Though many touch screens leave much to be desired in terms of sensitivity, Apple’s capacitive touch screen responds immediately to even delicate touches, and allows the use of two fingers to pinch the screen for zooming and unzooming. Combine this with its smooth animations and programmed inertia (lists continue scrolling for a period after you let go of them), and you have a touch interface that’s not only usable, it’s downright amusing.
Not many personal media players bother to include an exterior speaker – usually because quality suffers so much that they’re barely usable. We’ve seen some exceptions, like the one on Nokia’s 5610 XpressMusic, a PMP/phone, but Apple’s iPod Touch speaker (new to this generation) falls well short of even that relatively low target. Music sounds so atrocious and tinny, even at medium levels, that we would just assume not to listen to it at all.
Fortunately, the earphones Apple provides are above-par for the course, with solid materials, a comfortable design, and respectable audio reproduction. We’ve still heard better bass and sound isolation from other players though, like the pair Creative provides with its Zen X-Fi 16GB.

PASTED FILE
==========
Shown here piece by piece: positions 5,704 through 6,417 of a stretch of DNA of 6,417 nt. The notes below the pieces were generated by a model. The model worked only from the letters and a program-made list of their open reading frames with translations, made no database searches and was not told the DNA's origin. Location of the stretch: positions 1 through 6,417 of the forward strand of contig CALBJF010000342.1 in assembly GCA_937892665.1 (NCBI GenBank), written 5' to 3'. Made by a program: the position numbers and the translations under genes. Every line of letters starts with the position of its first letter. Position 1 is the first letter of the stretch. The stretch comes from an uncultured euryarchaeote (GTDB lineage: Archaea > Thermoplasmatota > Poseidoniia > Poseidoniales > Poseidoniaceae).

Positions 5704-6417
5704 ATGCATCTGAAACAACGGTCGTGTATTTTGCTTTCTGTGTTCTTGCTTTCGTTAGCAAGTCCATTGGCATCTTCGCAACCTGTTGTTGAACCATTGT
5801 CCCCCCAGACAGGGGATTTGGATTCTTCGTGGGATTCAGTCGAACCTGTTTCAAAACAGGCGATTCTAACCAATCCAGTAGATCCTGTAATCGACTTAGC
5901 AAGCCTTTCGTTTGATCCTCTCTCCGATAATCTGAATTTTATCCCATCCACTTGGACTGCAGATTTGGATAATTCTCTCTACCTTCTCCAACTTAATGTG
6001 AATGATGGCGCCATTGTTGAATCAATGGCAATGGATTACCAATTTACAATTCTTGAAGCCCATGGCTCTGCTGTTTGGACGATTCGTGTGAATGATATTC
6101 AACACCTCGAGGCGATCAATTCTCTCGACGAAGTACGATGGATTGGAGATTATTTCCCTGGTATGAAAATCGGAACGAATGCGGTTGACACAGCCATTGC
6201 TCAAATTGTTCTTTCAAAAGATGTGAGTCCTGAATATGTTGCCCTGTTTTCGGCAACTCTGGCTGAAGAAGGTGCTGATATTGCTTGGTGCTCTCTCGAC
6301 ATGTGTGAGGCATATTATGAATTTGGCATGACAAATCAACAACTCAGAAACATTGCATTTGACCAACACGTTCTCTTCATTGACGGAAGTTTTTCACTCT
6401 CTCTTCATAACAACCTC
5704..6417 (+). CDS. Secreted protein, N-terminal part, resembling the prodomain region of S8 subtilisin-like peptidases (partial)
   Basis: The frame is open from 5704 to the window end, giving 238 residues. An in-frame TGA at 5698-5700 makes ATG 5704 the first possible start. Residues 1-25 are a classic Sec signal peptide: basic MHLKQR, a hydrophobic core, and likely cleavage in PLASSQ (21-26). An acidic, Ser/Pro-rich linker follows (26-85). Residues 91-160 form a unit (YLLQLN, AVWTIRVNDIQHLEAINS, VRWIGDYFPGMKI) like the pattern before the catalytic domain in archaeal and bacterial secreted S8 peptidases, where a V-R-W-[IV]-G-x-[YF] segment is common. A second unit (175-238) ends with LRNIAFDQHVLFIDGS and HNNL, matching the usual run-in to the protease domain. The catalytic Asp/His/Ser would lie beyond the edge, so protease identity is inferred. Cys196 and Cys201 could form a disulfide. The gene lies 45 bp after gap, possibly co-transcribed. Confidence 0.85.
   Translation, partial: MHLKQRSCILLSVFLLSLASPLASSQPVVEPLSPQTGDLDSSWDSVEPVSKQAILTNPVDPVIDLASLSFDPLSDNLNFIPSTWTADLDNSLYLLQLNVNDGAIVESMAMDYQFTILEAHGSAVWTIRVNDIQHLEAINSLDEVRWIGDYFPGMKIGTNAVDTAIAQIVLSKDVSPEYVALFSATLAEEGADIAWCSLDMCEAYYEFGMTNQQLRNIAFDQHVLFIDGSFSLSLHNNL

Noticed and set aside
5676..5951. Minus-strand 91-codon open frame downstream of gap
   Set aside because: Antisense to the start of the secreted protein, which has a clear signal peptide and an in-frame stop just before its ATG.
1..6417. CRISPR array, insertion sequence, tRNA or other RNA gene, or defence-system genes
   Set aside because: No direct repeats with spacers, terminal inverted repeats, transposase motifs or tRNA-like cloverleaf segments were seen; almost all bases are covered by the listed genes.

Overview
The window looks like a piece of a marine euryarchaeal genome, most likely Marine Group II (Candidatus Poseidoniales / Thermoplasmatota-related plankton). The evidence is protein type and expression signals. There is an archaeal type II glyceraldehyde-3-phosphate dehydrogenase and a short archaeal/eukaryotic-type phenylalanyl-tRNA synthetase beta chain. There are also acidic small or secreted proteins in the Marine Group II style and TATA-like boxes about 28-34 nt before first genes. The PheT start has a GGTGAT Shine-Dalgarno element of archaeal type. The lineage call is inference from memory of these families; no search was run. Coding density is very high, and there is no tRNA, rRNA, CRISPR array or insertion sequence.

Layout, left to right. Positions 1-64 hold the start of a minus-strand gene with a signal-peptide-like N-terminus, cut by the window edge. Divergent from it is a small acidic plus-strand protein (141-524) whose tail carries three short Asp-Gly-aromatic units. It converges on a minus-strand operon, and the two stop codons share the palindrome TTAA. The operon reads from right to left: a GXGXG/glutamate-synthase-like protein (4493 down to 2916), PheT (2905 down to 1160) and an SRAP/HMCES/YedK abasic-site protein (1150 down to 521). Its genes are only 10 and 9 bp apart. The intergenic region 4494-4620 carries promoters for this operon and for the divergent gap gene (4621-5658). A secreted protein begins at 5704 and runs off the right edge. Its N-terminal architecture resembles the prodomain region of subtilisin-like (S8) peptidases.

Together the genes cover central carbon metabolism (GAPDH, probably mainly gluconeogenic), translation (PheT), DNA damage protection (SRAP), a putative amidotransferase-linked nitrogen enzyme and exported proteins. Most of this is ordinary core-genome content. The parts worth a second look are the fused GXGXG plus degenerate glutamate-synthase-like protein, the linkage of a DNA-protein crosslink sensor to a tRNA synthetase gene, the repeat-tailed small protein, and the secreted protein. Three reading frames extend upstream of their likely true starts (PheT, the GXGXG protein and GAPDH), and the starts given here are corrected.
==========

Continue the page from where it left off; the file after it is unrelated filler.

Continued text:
For an equalizer, Apple provides an enormous list of preconfigured options ranging from “vocal booster” and “rock” to more eclectic options like “spoken word.” Unfortunately, there’s no option for actually tweaking any of these settings, which seemed like an unnecessary concession to user friendliness to us, since the hardware is clearly capable of much more. When a $60 SanDisk player with a handful of buttons can give us a five-band EQ, a $229 multitouch unit from Apple could at least offer a few sliders.
Another adjustability quirk: the lowest setting on the volume isn’t all that low. Rather than the smooth gradient between blasting and complete silence found on many other players, the adjustment on the Touch cuts off well before zero, leaving very few choices when setting your music to play quietly. If you’re looking to listen at a level where you can still carry on a conversation with others, for instance, the Touch may you listening at volumes far louder than you would like.